It could be an position of debate, spend big at the back for premium defenders or maximize your attacking players, while forming a budget back line. Is one strategy better than the other? Some fantasy managers build a starting XI with balance in mind; one premium forward, two premium midfielders and a premium defender, in order to “spread the wealth” with a starting budget of £100.0.  As prices were revealed and FPL launched, Mo Salah became the highest price player, at £13, in the FPL game, while Harry Kane grabbed honors at £12.5. Starting the season, pundits expect Kane to have a well deserved rest before donning his Spurs kit. As we know, his August track record isn’t the best.

Costing £25.5 combined, can managers afford to load this players together and spreading the remaining £74.5 over the remaining 13 players? I’ve tried, to varying degrees of success, but the fantasy tools I use indicate this is not best use of my budget when it comes to potential overall score for the first five gameweeks. If we look to score 300 points over the opening five weeks, we must average 60/PPW. Sounds simple, right? Your starting XI must average just 5.45 points per week, which works out to 3.45, if all your starters put forth a 90 minute effort (2-points). Last season, my weekly average was just 56.5/PPW, no wonder I finished well outside my 10k goal, at 267k. Now where do I look in order to increase that weekly average?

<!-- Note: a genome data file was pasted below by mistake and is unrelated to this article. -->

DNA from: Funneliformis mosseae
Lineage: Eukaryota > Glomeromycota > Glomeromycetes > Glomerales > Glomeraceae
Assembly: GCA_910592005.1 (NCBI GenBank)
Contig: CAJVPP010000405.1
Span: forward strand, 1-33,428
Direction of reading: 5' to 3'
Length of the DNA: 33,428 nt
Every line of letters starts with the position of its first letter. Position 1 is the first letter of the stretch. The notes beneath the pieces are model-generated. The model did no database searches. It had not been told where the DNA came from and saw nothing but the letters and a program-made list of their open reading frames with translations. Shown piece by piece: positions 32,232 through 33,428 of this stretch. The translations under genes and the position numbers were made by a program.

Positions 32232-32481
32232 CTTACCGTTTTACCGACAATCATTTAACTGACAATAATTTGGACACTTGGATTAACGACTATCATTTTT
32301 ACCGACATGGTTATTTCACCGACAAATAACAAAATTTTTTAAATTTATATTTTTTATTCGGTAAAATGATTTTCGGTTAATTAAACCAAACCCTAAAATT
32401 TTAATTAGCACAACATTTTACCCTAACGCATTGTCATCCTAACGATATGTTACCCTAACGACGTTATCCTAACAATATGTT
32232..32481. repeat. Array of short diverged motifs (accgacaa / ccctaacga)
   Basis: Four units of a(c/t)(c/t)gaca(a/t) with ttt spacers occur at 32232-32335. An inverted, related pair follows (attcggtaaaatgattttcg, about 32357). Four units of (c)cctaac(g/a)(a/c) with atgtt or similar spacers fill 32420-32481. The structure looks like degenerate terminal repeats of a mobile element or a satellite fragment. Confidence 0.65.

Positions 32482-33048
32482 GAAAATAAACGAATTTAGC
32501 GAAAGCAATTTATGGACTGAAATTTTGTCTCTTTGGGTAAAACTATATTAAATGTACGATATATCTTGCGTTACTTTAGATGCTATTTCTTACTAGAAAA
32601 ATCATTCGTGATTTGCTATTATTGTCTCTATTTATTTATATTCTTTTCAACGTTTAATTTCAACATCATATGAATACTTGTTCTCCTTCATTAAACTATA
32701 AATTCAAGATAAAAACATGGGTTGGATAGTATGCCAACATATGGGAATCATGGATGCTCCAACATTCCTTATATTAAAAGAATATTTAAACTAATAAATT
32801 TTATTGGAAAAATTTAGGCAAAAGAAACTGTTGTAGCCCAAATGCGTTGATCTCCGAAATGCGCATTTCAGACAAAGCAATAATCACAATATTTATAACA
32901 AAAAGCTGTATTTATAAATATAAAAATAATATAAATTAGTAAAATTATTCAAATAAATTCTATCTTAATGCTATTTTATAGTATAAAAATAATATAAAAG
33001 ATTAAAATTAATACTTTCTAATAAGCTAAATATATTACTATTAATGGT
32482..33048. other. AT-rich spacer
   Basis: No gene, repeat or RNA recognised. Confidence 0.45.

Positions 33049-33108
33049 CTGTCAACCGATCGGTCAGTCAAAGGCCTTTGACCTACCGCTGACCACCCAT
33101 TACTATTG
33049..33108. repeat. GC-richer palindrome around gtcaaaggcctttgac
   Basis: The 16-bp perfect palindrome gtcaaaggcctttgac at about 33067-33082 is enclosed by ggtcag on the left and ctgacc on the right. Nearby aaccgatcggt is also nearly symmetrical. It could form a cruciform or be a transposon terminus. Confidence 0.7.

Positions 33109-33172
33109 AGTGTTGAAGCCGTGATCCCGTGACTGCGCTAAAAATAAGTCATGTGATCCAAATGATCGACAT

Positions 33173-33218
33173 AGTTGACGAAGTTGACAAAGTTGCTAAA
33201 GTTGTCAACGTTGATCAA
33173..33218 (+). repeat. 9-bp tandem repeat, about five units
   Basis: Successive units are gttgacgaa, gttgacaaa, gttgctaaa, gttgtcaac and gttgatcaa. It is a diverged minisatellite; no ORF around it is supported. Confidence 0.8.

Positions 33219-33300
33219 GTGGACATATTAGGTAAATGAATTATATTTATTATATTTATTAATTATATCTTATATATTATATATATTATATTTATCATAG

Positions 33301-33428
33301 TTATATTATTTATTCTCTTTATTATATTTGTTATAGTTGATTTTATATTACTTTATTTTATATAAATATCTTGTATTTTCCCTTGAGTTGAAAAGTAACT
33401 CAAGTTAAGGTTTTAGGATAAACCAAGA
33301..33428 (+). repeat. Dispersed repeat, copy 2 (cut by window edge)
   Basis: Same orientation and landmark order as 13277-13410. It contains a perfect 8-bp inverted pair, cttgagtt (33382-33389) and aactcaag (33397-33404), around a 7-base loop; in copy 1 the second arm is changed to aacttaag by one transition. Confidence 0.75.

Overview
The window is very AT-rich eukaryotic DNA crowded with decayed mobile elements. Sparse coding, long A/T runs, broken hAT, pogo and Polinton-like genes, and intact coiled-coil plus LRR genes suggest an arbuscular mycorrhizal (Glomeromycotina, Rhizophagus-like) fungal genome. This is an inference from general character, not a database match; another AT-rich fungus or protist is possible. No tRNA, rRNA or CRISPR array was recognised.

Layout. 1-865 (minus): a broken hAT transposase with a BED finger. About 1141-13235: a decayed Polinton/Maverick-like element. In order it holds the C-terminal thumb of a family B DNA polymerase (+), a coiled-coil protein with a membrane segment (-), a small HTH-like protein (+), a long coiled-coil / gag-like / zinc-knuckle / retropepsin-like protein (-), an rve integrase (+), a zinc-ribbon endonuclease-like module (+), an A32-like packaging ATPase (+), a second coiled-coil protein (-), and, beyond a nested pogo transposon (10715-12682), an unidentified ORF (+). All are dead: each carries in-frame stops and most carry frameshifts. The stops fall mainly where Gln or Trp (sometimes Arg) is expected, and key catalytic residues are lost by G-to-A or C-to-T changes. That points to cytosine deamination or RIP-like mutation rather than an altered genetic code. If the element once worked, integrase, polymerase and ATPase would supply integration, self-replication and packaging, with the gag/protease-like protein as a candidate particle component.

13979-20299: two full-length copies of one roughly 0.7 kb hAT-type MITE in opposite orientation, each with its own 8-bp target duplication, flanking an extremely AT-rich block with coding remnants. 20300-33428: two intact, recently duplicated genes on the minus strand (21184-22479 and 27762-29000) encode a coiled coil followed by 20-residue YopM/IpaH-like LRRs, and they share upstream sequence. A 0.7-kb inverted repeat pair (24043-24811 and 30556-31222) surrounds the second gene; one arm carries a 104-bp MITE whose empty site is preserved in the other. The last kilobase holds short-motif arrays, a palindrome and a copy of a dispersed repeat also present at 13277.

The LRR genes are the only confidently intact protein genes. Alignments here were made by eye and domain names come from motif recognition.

Goals and assists are more of an individual effort in the game, while a clean sheets requires coordination and teamwork between the collective on defense and the goalkeeper. Sometimes talent and skill win out, just look at at how Salah terrorized defenses last season! At some point in the planning process, managers take strength of schedule (SoS) into consider, especially in the early weeks, as we don’t know how players will start the season. The World Cup gave us some indication, as does past season performance.

In 2016/17, Alexis Sanchez finished on 264 points, which was best in the FPL. The previous year, 2015/16, Riyad Mahrez posted 240 points, as Leicester City won the league. The following year was a different story, Sanchez went on to just 152 points, playing 24 games with Arsenal, before transferring to Manchester City, while missing seven games on the season. Mahrez’s output decreased by 50%, down to just 120 points, playing 36 of 38 games. Much like winning the EPL in back to back season, Salah will find it difficult this season to find himself at the top of the overall point scorer this season. His £13 price tag is a hefty one to swallow and requires massive output to justify it.